Care England, the largest representative body for independent care providers, has published its manifesto for the sector.
Professor Martin Green OBE, chief executive of Care England, said: “Expectations from citizens have risen. They experience social and health care as a continuum and the current financial challenges make the delivery of such expectations untenable.
“As the largest representative body for independent providers of adult social care, across older people, people with learning or physical disabilities and mental health, Care England believes that government policy needs to shift in order to ensure that the post Brexit system is fit for purpose and provides what citizens really need and want.”
The key proposals of the manifesto are:
The value of high quality independent care services needs to be understood by all politicians, not just service users and their families.
Care services need to be properly funded and state funding should be at a sustainable level that meets the real costs of providing high quality care.
Providers should be respected, treated fairly and have a voice in the strategic direction of social and health care services.
People need to have choice and the flexibility to select the care that best suits their requirements.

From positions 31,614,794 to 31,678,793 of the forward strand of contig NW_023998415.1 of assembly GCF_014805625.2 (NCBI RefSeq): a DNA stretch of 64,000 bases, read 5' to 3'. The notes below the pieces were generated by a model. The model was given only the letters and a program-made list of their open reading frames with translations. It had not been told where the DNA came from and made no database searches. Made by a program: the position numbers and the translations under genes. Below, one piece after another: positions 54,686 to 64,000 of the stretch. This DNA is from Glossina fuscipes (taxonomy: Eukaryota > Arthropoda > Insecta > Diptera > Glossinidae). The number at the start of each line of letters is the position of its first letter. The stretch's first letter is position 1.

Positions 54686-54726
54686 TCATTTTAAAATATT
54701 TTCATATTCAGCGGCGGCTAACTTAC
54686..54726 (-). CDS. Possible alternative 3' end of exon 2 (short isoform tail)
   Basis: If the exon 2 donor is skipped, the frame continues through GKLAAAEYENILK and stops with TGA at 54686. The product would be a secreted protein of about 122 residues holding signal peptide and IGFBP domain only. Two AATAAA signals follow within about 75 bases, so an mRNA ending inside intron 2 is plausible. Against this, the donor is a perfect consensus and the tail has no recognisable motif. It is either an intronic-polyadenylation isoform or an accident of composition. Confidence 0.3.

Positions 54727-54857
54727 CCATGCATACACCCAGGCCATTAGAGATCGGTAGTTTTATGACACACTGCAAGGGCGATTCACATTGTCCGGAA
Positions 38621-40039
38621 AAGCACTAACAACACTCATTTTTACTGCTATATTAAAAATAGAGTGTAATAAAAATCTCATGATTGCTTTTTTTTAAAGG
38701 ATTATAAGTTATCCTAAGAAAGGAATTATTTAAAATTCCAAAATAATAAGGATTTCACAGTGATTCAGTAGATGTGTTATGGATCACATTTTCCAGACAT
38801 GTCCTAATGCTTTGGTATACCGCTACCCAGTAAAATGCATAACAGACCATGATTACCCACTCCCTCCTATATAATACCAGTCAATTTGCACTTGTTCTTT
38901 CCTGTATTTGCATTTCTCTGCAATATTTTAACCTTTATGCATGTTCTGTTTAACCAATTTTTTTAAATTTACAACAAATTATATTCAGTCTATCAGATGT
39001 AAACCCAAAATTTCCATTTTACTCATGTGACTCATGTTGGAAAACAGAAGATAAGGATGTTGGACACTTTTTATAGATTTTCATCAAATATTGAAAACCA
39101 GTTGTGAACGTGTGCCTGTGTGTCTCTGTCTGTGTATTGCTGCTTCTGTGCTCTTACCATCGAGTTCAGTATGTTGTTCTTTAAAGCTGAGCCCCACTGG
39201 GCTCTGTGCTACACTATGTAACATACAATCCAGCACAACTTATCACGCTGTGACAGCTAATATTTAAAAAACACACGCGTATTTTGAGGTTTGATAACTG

Independent care sector (ICS) staff should have appropriate training, fair pay and career structures in place.
Martin added: “If we are going to meet the challenges of the 21st century, we have to get social care right and this will require some clear political leadership. We need citizens to know what they should expect from the system, and what the system will expect them to contribute to receive high quality personalised care. There is a need for a national approach, which is not left to the vagaries of a postcode lottery and is integrated with every aspect of our lives.
“Citizens of the 21st century want to have good lives, and the services that support them should be flexible and almost invisible to the consumer. The health and care system needs to stop its obsession with structures and focus on outcomes. 21st century health and social care should be part of a seamless amalgam of policy and services that support people to live dignified and autonomous lives. Social care services are vital to citizens and important to our economy, and they should be seen as a national priority.”